Hollywood Buys "Antichrist"
  Country Music: Too Much Freedom-Loving?
  The Obscenity Blackout
News Columns
  Notre Dame Pacifier?
  Weak Knees at the White House
  Bias In Specter-Scope
  Media Reality Check
  Notable Quotables
  Press Releases
  Media Bias Videos
  30-Day Archive
  Gala and DisHonors
  Best of NQ Archive
  The Watchdog
  About the MRC
  MRC in the News
  Support the MRC
  Planned Giving
  What Others Say
MRC Resources
  Site Search
  Media Addresses
  Contact MRC
  MRC Bookstore
  Job Openings
  News Division
  Business & Media Institute
  NewsBusters Blog

Support the MRC

This column was reprinted by permission of L. Brent Bozell and Creators Syndicate. To reprint this or any of his twice weekly syndicated columns, please contact Creators Syndicate at (310) 337-7003 ext. 110





 L. Brent Bozell


The Latest Shock and Awe

by L. Brent Bozell III
July 20, 2007
Tell a friend about this site

The annual summer Hollywood talkathon known as the Television Critics Association tour goes on for three weeks. The nation's TV critics being demanding apostles for "edginess" in programming, their tour is offering an eye-opening preview of how TV producers are eternally seeking to smash through the next frontier of sex and violence for the latest brief moment of shock and awe.

HBO, long honored as the leading grenade-launcher in TV's culture wars, is now lowering itself into pornography in a show called "Tell Me You Love Me." The series deals with the personal relationships and sex lives of four committed couples - in their 20s, 30s, 40s, and even in their 60s. Jane Alexander, the actress whose prominent recent role was serving as head of the National Endowment for the Arts under Bill Clinton, plays the therapist for the younger couples, and doubles as half of the 60-something couple in the graphic sex scenes.

How jarring is the sex going to be? Washington Post TV critic Lisa DeMoraes praised the first episode for its "tour de force masturbation performance in the opening scene." In the Los Angeles Times, Scott Collins described the ending of that episode: "the climax, if you will, of the first episode finds a woman in her 30s masturbating her husband to orgasm, with the entire act and all relevant body parts plainly visible."

When critics asked if the sex scenes were faked or real, actress Michelle Borth became suddenly defensive. "We are not porn stars. We're actors," she harrumphed. It's the tired line of the avant-garde elites: it's not pornography, it's "art." But even if the sex is simulated, the HBO actors' drawn-out graphic scenes of bed-pounding action serve only one purpose: to arouse the viewer. These actors are porn stars.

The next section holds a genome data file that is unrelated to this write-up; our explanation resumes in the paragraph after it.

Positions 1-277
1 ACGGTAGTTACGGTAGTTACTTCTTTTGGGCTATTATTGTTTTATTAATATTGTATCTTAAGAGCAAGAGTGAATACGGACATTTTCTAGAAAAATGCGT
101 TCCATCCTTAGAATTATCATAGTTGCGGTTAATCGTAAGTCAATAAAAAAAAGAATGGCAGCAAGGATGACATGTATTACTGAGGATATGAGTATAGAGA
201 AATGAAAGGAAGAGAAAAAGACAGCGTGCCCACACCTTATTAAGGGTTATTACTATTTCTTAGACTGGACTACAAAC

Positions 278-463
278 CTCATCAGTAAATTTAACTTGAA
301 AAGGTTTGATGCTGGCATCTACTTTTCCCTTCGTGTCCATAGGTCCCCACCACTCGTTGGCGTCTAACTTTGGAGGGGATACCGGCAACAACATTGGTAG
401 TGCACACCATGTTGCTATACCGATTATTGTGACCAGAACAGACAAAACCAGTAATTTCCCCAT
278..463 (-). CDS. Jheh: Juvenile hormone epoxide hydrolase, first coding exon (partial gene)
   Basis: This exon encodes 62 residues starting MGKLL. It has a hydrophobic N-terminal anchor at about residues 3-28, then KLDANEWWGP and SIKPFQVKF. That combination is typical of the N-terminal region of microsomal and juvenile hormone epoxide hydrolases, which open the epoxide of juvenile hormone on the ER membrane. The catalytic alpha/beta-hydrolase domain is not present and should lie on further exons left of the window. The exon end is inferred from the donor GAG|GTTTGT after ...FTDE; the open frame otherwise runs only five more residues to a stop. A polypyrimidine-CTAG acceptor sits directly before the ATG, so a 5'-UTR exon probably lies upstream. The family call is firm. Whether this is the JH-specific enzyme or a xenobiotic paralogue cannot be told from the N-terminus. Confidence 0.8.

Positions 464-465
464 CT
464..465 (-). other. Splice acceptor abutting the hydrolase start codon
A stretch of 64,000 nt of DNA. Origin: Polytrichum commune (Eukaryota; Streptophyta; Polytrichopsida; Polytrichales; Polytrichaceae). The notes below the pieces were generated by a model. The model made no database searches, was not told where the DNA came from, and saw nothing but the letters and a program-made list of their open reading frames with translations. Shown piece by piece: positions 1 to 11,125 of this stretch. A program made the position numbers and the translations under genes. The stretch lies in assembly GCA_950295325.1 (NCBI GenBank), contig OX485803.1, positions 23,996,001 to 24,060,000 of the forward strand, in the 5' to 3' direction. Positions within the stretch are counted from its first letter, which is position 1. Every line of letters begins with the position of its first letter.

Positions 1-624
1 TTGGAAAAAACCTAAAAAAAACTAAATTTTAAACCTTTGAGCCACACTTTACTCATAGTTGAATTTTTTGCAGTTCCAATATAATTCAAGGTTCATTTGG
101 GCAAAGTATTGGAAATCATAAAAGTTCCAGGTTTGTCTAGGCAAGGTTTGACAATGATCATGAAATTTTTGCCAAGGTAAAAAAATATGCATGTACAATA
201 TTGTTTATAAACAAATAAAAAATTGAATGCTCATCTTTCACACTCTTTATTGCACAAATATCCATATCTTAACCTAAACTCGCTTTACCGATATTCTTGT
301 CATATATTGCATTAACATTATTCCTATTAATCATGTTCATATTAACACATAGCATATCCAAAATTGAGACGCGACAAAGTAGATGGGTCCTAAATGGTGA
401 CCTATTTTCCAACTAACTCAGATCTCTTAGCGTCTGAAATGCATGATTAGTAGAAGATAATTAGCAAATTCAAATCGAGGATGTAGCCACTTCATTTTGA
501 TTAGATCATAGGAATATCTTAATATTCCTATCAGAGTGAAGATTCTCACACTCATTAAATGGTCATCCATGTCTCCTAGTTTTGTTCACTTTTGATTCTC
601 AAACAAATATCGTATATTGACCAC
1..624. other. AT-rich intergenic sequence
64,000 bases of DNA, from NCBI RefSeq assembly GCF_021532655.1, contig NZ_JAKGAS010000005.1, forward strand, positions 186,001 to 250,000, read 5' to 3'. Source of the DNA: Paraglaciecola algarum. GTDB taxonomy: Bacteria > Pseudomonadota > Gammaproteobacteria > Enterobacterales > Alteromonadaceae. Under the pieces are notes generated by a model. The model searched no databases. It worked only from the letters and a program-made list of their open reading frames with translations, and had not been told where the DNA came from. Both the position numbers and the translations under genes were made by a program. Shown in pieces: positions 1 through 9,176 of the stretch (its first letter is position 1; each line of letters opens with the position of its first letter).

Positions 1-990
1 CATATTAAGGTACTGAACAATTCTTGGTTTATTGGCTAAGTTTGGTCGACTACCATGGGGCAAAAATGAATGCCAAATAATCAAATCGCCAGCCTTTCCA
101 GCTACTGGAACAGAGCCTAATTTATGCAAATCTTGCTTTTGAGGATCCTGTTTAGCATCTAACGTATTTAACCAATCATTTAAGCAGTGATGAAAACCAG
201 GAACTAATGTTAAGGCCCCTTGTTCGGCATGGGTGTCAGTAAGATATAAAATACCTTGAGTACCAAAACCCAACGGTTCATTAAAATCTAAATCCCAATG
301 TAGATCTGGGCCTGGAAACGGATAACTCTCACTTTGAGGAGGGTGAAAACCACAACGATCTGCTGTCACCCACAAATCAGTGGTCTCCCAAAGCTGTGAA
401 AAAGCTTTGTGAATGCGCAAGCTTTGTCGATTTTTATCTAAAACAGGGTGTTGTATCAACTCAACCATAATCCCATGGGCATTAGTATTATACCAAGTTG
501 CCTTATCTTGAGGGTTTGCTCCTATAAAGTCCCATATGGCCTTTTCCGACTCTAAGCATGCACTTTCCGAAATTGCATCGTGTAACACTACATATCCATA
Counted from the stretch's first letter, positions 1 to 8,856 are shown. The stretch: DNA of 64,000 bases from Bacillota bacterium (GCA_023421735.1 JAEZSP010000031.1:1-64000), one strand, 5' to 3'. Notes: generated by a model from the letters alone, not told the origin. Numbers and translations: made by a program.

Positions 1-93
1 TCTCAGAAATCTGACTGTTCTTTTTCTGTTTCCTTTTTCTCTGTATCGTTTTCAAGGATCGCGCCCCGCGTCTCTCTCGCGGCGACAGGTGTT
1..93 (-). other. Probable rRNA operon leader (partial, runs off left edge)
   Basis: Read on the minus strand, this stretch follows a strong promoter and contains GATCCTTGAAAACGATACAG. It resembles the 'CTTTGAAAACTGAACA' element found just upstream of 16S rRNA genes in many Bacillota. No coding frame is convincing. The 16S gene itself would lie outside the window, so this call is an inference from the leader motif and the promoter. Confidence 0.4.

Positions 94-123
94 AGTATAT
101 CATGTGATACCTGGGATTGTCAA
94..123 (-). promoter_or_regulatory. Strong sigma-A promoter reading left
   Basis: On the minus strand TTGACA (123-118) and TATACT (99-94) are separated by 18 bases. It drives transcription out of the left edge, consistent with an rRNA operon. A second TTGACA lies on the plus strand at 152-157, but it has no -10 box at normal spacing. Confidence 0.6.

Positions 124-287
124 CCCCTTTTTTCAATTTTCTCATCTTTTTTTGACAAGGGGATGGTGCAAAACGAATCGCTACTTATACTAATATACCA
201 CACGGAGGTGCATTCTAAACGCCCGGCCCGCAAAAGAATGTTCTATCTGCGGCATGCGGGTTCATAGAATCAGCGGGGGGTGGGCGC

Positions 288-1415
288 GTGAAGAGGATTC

Even if this show has no cheesy synthesizer music or laughably wooden acting, and characters achieve new heights of romantic devotion through the insights of their therapist, the art-film interludes between the sex scenes are still likely to be fast-forwarded through by the Tivo-watchers at home, just like the clothed scenes in less-than-artsy pornographic films are skipped.

The emergence of this show demonstrates that the pornification of "mainstream" television is continuing unabated. But this is worse, because HBO is lionized by Tinseltown's "creative community" and brings cultural heft to the new trend, winning Emmys and Golden Globes for those "tour de force" autoerotic scenes. And it won't be limited to HBO. The new frontiers in television usually first emerge on pay-cable, then work their way into regular cable, and then into broadcast television. So the question becomes: how many years will it be until masturbation with full-frontal nudity airs on CBS?

Another urgent pioneer of edginess is Ryan Murphy of FX's gross-out plastic-surgery series "Nip/Tuck." This HBO show must make him feel like they're stealing his thunder. He proclaimed to the critics that he has the most sexual show on television, and he thrives on being copied by everyone else. One can only imagine what he'll try next. Murphy has no aspiration to impress with his gentle touch toward intimacy. He's the guy who boasted he'll be the first to show rear-entry sex on screen.

But like the HBO actress s denying the pornographic nature of her work, Murphy denies the essence of his show - gruesome gore and tawdry sex. "We've always been upfront about it and we try not to be gratuitous about it." This is the show where a man stitches a bunch of dead female body parts to his sister's head so he can have sex with the corpse. But Murphy "tries not to be gratuitous" about it?

Murphy told critics he never pays any attention to parental groups protesting the show. "I never think about that when you write the scripts or you'd never get anything done." Actor Julian McMahon, who plays the super-sleaziest surgeon on "Nip/Tuck," does think about these things, apparently. "I don't think the show is kinky enough," he stated, suggesting that the two male surgeon lead characters need to have a steamy shower scene together. "I just want to push things even further," McMahon insisted. This, from the man playing a character whose typical night at the office on FX includes being in the middle of an incestuous mother-daughter threesome.

Hollywood is showing all the subtlety of an out-of-control bulldozer in a china shop. The summer preview for critics is a very disturbing leading indicator of the tsunami of smut washing in for the fall season premieres.


Voice Your Opinion!
 Write to Brent Bozell



Home | News Division | Bozell Columns | CyberAlerts 
Media Reality Check | Notable Quotables | Contact the MRC | Subscribe

Founded in 1987, the MRC is a 501(c) (3) non-profit research and education foundation
 that does not support or oppose any political party or candidate for office.

Privacy Statement

Media Research Center
325 S. Patrick Street
Alexandria, VA 22314